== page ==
In the proposed effort, SK Infrared LLC, a spin-off from the Krishna INfrared Detector (KIND) laboratory at the University of New Mexico (www.chtm.unm.edu/kind), in collaboration with Raytheon Vision Systems (RVS) is proposing to develop a dual band based imager using a novel unipolar heterostructure design with Type II InAs/GaSb strained layer superlattice detectors. The dual bands that are chosen for this application are midwave infrared (MWIR, 3-5 & #61549;m) and the long wave infrared (LWIR, 8-14 & #61549;m). However, these devices can be designed for different wavelength bands to suit the application needs of the customer. The dual band detectors will be developed using a novel double unipolar barrier design called"PbIbN". The advantage of the 6.1 family of semiconductors (InAs, GaSb and AlSb) is that it provides the device designer tremendous flexibility to control the valence band and conduction band offsets between the absorber and the barrier layers. The PbIbN device that will be investigated as a part of this proposal utilizes an electron barrier at the PI interface and a hole barrier at the IN interface. The unipolar barriers prevent the diffusion of minority carriers from either side of the absorber. Moreover, since the field drop is lower across the absorber region, the generation-recombination (GR) and tunneling currents are also reduced. The goal of the Phase I effort will be to demonstrate a single pixel PbIbN detector with dual band (MWIR/LWIR) operation with temporally simultaneous and spatially collocated detection. The Phase I option effort will transition this to an 8x8 array bonded to a fanout to determine the uniformity and reproducibility of the back-side illuminated devices. The Phase II effort will involve the demonstration of a 512x512 focal plane array in collaboration with RVS and their insertion into the Ballistic Missile Defense System (BMDS).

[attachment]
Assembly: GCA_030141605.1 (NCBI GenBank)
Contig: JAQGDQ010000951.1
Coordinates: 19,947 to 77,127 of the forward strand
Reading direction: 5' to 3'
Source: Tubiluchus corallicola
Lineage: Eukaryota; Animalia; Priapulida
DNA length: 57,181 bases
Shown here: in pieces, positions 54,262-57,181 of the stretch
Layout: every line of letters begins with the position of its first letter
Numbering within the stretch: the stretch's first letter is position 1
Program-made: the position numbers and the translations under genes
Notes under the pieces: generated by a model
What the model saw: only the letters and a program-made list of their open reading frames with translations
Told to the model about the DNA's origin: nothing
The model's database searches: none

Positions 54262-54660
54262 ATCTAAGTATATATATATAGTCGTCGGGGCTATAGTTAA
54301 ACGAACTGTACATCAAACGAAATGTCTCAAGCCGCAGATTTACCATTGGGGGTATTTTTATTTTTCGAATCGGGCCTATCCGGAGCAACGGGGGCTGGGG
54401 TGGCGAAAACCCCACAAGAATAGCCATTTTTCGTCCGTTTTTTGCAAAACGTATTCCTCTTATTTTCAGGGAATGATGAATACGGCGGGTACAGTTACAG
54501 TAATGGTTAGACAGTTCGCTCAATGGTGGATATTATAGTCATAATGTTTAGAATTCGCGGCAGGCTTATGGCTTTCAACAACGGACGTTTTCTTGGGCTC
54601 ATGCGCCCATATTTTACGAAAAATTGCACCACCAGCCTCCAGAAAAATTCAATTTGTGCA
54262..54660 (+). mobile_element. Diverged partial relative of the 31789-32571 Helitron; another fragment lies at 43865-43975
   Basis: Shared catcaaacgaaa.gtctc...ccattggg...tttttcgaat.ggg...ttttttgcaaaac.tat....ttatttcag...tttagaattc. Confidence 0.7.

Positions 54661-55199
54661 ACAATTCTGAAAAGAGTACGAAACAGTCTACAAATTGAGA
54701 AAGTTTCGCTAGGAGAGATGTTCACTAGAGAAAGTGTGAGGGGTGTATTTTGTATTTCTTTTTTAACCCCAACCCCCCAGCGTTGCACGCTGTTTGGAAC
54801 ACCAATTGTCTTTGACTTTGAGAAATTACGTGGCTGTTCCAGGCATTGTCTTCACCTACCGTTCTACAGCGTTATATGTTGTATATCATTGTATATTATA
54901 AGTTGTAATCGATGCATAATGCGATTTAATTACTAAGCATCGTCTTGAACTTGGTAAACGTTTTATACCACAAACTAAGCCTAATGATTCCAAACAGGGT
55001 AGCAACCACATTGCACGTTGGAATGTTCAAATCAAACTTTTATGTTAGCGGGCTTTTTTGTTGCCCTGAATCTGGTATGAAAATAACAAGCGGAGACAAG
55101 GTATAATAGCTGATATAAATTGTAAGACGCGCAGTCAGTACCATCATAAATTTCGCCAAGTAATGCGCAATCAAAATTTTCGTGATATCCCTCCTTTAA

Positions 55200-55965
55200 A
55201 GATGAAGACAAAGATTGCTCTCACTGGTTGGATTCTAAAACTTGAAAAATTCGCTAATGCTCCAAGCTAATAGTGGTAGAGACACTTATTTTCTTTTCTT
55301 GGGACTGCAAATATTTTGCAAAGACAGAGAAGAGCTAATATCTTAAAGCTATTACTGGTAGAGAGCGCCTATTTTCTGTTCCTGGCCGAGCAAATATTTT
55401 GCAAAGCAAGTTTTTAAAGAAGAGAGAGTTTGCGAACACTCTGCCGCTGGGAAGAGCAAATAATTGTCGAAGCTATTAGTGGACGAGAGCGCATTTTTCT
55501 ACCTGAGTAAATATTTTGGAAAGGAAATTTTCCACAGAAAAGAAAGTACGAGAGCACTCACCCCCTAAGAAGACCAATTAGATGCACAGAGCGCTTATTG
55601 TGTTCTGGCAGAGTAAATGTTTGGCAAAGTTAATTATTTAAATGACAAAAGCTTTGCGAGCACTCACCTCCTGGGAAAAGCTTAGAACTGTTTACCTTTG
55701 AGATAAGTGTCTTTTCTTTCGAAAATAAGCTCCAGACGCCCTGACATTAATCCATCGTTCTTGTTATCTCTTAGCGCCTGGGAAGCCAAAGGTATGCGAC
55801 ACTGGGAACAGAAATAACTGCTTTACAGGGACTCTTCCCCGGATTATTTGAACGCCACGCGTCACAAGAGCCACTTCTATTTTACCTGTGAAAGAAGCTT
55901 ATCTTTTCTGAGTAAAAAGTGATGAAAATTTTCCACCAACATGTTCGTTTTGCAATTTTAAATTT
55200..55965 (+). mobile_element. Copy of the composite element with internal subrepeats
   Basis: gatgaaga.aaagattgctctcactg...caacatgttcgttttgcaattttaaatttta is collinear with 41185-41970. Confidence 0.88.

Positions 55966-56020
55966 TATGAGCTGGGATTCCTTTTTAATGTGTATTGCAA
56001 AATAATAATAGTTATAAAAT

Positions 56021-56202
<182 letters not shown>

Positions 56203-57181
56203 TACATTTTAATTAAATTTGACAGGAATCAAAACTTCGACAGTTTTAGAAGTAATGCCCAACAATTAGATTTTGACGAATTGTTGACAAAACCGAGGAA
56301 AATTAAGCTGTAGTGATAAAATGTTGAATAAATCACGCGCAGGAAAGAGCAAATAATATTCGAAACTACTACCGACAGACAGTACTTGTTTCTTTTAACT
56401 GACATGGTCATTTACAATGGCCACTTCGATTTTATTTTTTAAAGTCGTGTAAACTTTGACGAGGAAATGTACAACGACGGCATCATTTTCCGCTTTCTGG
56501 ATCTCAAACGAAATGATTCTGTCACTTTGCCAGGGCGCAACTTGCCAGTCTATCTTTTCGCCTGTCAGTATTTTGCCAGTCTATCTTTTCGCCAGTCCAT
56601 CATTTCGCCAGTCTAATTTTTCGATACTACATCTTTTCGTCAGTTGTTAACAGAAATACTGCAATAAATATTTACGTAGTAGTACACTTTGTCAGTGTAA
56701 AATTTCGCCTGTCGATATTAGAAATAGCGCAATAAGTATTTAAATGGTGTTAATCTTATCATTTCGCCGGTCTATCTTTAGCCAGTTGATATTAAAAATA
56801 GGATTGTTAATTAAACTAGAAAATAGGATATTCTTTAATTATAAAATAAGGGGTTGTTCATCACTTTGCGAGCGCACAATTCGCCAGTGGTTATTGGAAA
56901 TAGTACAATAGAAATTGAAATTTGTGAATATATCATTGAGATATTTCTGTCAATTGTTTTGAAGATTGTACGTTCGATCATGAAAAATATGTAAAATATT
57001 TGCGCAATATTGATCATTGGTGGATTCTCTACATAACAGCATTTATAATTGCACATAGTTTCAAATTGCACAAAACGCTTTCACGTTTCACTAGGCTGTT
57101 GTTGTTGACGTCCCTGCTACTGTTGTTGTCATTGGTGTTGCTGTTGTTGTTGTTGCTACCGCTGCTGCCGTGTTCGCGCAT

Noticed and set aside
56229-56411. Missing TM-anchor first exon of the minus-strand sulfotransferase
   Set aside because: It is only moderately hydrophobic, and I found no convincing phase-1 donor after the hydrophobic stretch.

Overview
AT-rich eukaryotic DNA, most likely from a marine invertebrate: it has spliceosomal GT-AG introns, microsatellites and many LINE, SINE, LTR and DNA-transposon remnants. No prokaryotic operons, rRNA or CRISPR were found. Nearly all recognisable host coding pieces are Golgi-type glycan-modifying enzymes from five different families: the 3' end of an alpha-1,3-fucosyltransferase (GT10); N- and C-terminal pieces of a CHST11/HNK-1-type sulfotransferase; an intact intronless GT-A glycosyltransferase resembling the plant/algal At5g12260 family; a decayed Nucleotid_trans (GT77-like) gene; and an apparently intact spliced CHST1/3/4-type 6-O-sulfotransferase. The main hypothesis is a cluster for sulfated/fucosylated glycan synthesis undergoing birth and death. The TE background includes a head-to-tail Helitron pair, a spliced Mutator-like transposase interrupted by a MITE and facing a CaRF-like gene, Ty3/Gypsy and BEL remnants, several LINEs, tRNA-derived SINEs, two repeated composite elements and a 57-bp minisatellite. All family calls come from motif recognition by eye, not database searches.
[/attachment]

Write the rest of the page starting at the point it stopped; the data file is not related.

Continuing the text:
Discover hidden collaborations